There was never a level playing field. “Capitalism” is not some pure Platonic form that’s been corrupted by cronies. It’s an inevitable pitfall of the system. Laws emerged to put guard rails alongside egregious capitalist behavior and excesses, but, the regulators have been captured and turned inside out, the cronies are the regulators.
          So go on witch your bad self and think that “Capitalism” is this immaculate conception and that only the bad boys are on the dark side.

        • Happy1 says:

          Capitalism has its flaws of regulatory capture and cronyism but is so far superior socialism that it’s laughable to even compare our economy with true socialist economies like Venezuela and Cuba and North Korea, which are all basket cases with no freedom, economic or otherwise, and with far more corruption and cronyism.

        • Democracy wins, 60-40 says:

          Democracy is somewhat overrated, at least in the US and probably in general.

          Here’s just two reasons:

          1. Its limited in the US. We don’t vote for Supreme Court justices, no small thing these days.

          2. It’s pretty typical for an election to be close. Many are 60-40 or closer.
          If just over one in six (17%) of those voting for the winner instead voted for the loser the outcome is flipped (assuming the rest voted the same).
          I’m just guessing but would think about 10% of elections are 55-45 or closer.
          The problem is that its WINNER takes ALL. You lost by 2 or 3 percent too bad.
          And American candidates can be so laughable (not picking on Biden or Trump here specifically)… they will win a very close election and proclaim:
          “The American people have spoken” as if they had won in a landslide.
          I dont even roll my eyes any more.

          But yes, no matter how close the election result, the loser gets nothing.

          I’m not suggesting we get rid of Democracy, just pointing out its obvious (to me if not to others) shortcomings (limitations if you prefer).

        • HowNow says:

          At no point have I advocated that socialism is a decent substitute for capitalism. I’m objecting to the fanciful notion that capitalism, in and of itself, is ideal, while crony capitalism is a warping of that pure system. Readers here are saying, if you criticize capitalism, you’ve got to be a socialist.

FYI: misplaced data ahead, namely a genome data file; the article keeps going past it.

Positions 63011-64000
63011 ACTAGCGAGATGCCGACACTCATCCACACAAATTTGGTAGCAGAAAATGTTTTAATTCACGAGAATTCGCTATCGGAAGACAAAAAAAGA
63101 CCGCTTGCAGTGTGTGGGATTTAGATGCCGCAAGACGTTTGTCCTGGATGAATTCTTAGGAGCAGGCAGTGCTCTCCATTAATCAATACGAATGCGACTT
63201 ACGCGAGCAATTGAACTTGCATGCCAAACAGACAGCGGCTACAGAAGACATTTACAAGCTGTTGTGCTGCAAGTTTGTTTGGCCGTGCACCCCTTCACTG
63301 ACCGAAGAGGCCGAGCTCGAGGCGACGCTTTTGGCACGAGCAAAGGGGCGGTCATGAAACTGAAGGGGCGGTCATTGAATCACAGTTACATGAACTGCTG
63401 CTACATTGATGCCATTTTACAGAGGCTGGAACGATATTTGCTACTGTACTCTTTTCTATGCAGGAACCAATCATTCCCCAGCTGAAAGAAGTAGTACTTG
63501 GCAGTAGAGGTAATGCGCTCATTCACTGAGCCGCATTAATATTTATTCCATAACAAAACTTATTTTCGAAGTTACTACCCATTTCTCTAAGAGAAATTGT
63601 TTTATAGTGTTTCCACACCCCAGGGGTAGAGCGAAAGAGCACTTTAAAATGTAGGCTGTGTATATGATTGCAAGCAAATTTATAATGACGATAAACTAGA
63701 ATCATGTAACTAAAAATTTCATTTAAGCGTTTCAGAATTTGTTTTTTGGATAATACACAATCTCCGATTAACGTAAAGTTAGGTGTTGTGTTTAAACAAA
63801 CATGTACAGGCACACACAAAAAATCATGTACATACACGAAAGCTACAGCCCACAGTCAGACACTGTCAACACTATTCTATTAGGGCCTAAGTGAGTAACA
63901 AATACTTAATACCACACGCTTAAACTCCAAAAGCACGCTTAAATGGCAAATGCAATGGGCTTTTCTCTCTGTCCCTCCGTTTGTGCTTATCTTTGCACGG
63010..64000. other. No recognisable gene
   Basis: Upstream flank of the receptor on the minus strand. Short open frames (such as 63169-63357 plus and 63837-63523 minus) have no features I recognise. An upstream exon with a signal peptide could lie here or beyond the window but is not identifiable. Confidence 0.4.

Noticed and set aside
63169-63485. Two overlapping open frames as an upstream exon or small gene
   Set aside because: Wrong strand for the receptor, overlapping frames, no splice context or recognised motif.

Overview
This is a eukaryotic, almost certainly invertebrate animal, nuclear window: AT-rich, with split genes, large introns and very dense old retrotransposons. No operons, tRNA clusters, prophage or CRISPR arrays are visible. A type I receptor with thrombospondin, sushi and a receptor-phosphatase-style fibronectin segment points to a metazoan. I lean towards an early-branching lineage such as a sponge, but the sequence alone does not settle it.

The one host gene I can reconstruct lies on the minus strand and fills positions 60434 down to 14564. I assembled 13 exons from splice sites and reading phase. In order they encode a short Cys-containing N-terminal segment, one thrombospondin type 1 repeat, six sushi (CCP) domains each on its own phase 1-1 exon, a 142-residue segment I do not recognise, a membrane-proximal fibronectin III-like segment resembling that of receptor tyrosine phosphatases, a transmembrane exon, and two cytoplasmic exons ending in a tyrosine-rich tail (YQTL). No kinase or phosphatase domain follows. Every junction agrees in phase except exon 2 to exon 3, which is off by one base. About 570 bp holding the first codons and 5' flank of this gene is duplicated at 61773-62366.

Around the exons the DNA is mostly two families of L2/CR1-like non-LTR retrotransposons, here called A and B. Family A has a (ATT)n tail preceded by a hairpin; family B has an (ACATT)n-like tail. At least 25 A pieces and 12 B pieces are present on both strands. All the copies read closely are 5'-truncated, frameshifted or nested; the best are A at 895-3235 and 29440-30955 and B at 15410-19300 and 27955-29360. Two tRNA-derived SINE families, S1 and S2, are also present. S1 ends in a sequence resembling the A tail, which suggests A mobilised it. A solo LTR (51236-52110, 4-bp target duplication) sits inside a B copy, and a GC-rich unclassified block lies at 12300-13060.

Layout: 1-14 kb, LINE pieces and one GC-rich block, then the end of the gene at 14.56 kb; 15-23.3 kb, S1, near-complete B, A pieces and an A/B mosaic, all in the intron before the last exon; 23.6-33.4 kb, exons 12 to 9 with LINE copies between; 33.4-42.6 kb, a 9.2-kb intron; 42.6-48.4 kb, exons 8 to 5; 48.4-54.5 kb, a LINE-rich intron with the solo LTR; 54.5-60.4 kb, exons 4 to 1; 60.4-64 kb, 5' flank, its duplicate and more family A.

Government needs to have a controlling interest in what capitalists should and should not be able to do. Right now, immensely powerful capitalists are choking the beneficial elements of capitalism. But the notion that there’s a free market out there in never neverland and that capitalists will participate by staying “in bounds” is b.s. Ayn Rand’s hero-characters are two-dimensional cartoons that children would recognize as phony.

          We have an increasing degree of corruption of the system. Ancient civilizations, China and India, are saturated with corruption. Can we prevent it? Not if we condemn Government as the cause. That’s just propaganda from the oligarchs.
          Back in the day, Teddy Roosevelt who recognized and fought the corruption of “trusts” would have been labeled a “communist” by the oligarchs of today. They are now trying to paint any efforts to control excesses of corporations as “socialist” and characterizing those efforts as the biggest threats to our way of life.
          It’s a matter of degree and the need for balance. Not condemnation of government although the capitalists have twisted regulations in their effort to garner power and greater and greater wealth and effectively control regulatory agencies.

        • 91B20 1stCav (AUS) says:

          How – excellent description of our redux of the Gilded Age and pickup of the 7-10 ‘capitalism/socialism’ split. Kudos.

          (…for those unfamiliar with that period of world/U.S. history, again highly recommend Tuchman’s ‘The Proud Tower’…).

          may we all find a better day.

        • I Can't Do That Dave says:

          Thank you for this discussion. I’m an independent, so I don’t like either party, but it always seems like the comment board here is mostly for Libertarians and small government types.

          I hate that our country has been captured by wealthy donors infiltrating both parties AND the media. People who berate the “liberal media” don’t seem to appreciate that it’s by and large owned by the wealthy who don’t want their boats rocked any more than the wealthy on the Republican side. Most mainstream media is very neoliberal (i.e in favor of the corporate state).

          Think back, when was the last time the mainstream media investigated issues that affected the middle and working classes in a way that called out greed, unfairness, and crony capitalism? Or reported on political malfeasance for what it is, rather than turning it into a both sideism circus that doesn’t expressly call out blatant and obvious crimes?

      • old school says:

        Zero interest rate policy consequences going to live a long time.

    • longstreet says:

      For every action, there is an equal and opposite reaction.
      RE brokers made a killing….now the pipeline is empty…for the same reason they made the killing.
      The Fed BROKE the RE market….
      and next is the stock market….

      • joedidee says: